YAKIMA, Wash. -- Ever since walking off the field after Central Washington’s first-round playoff loss at West Texas A&M in 2008, Mike Reilly has been waiting.
Waiting for the same opportunity he sought by asking Bill Doba to release him from his scholarship at Washington State in 2004.
Waiting for the same opportunity he found in Ellensburg when John Zamberlin named Reilly the Wildcats starter in 2005.
And now, as Canadian Football League teams look toward for the 2013 season, Reilly is no longer waiting. He has found what he’s looking for, or rather it has found him.
A Jan. 31 trade to the Edmonton Eskimos from the BC Lions will very likely have the same impact for the 6-foot-3, 215-pound quarterback that his arrival at Central eight years ago had.
“No one has told me I’m the starter, which is fine,” Reilly said in a recent telephone interview. “That’s the way I want it. I’d prefer to earn the job and not have it handed to me.
“But at least I’m getting what I’ve been looking for. I’m getting an opportunity.”
As he did at Central, and it was one Reilly made the most of.
He started every CWU game for four years, and became the first NCAA player in any division to do so while also throwing at least one touchdown pass in each outing.
He threw for 118 TDs overall and, as a senior, was a finalist for the Harlon Hill Trophy, the NCAA Division II equivalent of the Heisman.
Hoping to catch on with an NFL team, Reilly was a member of several taxi squads in 2009, and was briefly on the Seahawks roster. But nothing panned out, so Reilly went north to the Lions and for three seasons served as backup to standout Travis Lulay, a former Montana State star.
Last year, though he’d been impressive in the Lions’ two preseason games, Reilly hadn’t been allowed to show much until a late-season injury to Lulay. He started three straight games — the first being a 39-19 win over Edmonton in which Reilly was 19 of 28 for 276 yards and two scores with one interception.
Suffice it to say, Reilly’s performance caught the eye of Edmonton general manager Ed Hervey. And given the quarterback’s athleticism that’s well-suited for the wide-open Canadian game, Hervey noticed more than the numbers.
Hence the trade, which Hervey made to avoid a bidding war for Reilly who was due to become a free agent on earlier this month.
Of course, a Canadian bidding war could be considered a mere skirmish compared with the NFL. While the average CFL salary in 2011 was $82,500, the average NFL QB stipend is reportedly $1,970,982.
That said, Edmonton has a long and illustrious CFL history (13 championships) and also the league’s largest venue (Commonwealth Stadium, capacity 63,00).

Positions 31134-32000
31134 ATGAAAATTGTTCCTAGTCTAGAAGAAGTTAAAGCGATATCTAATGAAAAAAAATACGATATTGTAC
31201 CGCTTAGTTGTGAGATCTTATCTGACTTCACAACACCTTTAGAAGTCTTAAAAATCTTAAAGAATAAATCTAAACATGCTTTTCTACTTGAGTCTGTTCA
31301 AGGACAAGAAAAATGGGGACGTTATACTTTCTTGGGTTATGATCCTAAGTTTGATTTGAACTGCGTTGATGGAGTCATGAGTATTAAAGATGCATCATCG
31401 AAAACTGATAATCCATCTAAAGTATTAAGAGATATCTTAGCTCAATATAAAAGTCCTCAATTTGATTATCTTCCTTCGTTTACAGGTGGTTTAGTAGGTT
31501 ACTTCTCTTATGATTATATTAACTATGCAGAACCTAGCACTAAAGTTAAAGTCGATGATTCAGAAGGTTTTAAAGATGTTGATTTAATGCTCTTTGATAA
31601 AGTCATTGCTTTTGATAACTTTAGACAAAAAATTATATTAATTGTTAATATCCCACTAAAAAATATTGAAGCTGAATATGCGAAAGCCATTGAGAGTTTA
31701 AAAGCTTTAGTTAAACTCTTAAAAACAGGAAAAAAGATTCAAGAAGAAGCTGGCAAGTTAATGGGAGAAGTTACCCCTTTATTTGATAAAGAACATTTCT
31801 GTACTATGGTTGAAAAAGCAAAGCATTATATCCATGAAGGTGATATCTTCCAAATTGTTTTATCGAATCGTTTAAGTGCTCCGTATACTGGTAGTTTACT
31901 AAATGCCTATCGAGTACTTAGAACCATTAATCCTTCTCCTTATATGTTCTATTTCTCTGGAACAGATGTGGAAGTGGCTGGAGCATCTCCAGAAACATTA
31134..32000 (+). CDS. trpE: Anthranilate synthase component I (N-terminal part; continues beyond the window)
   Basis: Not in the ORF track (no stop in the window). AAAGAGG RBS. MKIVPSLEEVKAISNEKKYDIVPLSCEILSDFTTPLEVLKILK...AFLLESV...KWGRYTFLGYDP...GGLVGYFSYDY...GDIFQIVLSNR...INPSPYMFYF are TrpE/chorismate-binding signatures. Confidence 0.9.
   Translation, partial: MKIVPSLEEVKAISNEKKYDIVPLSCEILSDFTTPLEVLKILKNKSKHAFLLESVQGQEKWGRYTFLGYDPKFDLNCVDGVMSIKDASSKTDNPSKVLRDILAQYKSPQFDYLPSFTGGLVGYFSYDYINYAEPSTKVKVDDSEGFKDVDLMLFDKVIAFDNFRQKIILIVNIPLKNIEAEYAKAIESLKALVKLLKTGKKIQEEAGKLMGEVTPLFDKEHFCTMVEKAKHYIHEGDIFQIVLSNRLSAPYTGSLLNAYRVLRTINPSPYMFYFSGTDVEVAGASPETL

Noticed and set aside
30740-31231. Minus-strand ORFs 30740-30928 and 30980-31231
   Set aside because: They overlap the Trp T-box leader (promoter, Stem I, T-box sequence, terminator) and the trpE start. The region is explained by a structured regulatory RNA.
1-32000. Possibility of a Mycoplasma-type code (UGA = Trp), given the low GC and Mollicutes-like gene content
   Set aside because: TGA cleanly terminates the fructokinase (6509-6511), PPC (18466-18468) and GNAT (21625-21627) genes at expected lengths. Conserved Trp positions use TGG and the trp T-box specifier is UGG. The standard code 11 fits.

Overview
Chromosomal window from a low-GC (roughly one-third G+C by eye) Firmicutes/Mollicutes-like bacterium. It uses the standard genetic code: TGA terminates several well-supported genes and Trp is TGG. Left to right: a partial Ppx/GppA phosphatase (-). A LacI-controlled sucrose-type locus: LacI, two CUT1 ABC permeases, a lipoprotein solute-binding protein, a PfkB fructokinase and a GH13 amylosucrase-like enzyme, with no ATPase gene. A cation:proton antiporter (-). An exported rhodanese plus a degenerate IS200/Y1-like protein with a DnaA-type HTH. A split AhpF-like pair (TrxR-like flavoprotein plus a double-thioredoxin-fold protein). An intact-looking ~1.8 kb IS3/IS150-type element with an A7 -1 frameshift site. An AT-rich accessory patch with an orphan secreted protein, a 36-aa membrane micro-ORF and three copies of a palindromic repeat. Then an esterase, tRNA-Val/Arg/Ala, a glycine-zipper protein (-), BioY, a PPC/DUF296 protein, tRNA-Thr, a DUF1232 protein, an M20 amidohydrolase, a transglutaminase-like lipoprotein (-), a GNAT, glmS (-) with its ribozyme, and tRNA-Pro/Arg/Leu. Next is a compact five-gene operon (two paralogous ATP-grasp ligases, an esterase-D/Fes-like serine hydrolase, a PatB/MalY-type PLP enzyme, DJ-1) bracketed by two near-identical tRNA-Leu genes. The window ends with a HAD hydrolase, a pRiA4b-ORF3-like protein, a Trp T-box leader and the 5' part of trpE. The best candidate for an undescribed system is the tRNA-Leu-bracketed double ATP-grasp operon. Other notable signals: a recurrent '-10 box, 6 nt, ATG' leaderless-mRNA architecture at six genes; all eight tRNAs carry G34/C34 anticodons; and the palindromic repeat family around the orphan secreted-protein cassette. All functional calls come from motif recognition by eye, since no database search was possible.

Also, Edmonton is a larger city than Vancouver, British Columbia, home to the Lions, and is the northernmost North American metropolis of more than one million. It also was home to the world’s largest mall (West Edmonton Mall) from 1981 until 2004.
But amenities aside, the most valuable commodity Edmonton offers Reilly is the chance to be a starting professional quarterback.
And when you consider Hervey’s post-trade remarks, and the new contract that was signed soon after the trade, the clear impression is that the job is Reilly’s to lose.
“Mike has the chance to be an elite quarterback in this league,” Hervey said. “This is a step toward stabilizing our quarterback position.”
To become No. 1 for the Esks, as they are called locally, Reilly must win competition against former Eastern Washington standout Matt Nichols, among others. Nichols is rehabbing a broken leg and dislocated ankle sustained in Edmonton’s playoff loss to Toronto last November, injuries not unlike those sustained last fall by Eisenhower High standout Kolney Cassel.
“Sure, I’d have preferred being the starter at BC, but Travis was the guy there and that’s the way it was,” Reilly said. “He won a championship for them. I’m grateful to the Lions for giving me a chance to learn, to learn the Canadian game and to showcase my ability. I developed some really good friendships there.
“But now, I’m extremely excited. To have a chance to truly compete for a starting job, with a new team in a new city, is all I could ever ask. It’s how I’ve always been. All I’ve ever asked for is a chance.”
Reilly has been resting up and working out in Kalispell, Mont., where his parents live and where he spent his senior year of high school after three seasons at Kamiakin.
He is no longer with his wife, Jessica, and that development — while difficult — Reilly has accepted as part of life’s process.
“Sometimes you have to do what’s best for everyone in the long run, even if it’s painful at the time,” he said.
Reilly’s family, which he helps by working on renovations to their home, has been an invaluable source of support, as has his dog Rocco, a 130-pound Rottweiler he adopted as a sophomore at Central.
And Reilly still has his razor-sharp wit.
At his introductory news conference in Edmonton, a reporter confused his new team with the NHL’s Edmonton Oilers, prompting Reilly to respond, “When the Oilers tried to get me I was surprised, because I can’t skate.”
So if the Edmonton thing works out, might the 28-year-old Reilly seek another shot at the NFL? Warren Moon won five Grey Cups with the Eskimos, after all, before hitting it big with the Houston Oilers.
“You know what, I don’t really think I’m going to explore that option anytime soon,” he said. “Who knows what might happen if some scenario develops that presents me with an unusual opportunity. But the CFL is a great league with a very high and competitive level of football. And right now it offers everything I want.”
Meaning it’s offering him all he’s ever asked for — a chance.
Roger Underwood’s blog Under The Radar is at www.yakimaherald.com/blogs/undertheradar/ He can be reached at 509-577-7694 or email@example.com